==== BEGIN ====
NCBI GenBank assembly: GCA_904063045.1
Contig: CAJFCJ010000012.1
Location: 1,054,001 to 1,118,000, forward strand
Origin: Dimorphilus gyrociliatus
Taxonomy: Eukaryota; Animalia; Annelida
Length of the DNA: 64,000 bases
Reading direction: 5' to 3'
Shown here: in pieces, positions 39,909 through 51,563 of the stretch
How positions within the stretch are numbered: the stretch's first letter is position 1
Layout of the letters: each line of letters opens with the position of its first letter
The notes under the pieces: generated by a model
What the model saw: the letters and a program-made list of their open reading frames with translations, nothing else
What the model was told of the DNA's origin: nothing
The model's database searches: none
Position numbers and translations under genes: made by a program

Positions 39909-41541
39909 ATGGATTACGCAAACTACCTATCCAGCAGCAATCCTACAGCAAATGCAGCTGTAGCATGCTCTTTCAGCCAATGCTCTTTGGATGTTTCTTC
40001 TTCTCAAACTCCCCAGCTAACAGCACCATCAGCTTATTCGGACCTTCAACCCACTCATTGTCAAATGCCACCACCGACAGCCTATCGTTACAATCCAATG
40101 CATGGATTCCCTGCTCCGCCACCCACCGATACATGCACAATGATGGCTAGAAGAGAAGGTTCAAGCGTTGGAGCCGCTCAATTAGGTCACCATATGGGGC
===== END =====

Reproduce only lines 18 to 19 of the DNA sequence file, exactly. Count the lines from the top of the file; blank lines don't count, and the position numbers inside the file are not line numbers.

40001 TTCTCAAACTCCCCAGCTAACAGCACCATCAGCTTATTCGGACCTTCAACCCACTCATTGTCAAATGCCACCACCGACAGCCTATCGTTACAATCCAATG
40101 CATGGATTCCCTGCTCCGCCACCCACCGATACATGCACAATGATGGCTAGAAGAGAAGGTTCAAGCGTTGGAGCCGCTCAATTAGGTCACCATATGGGGC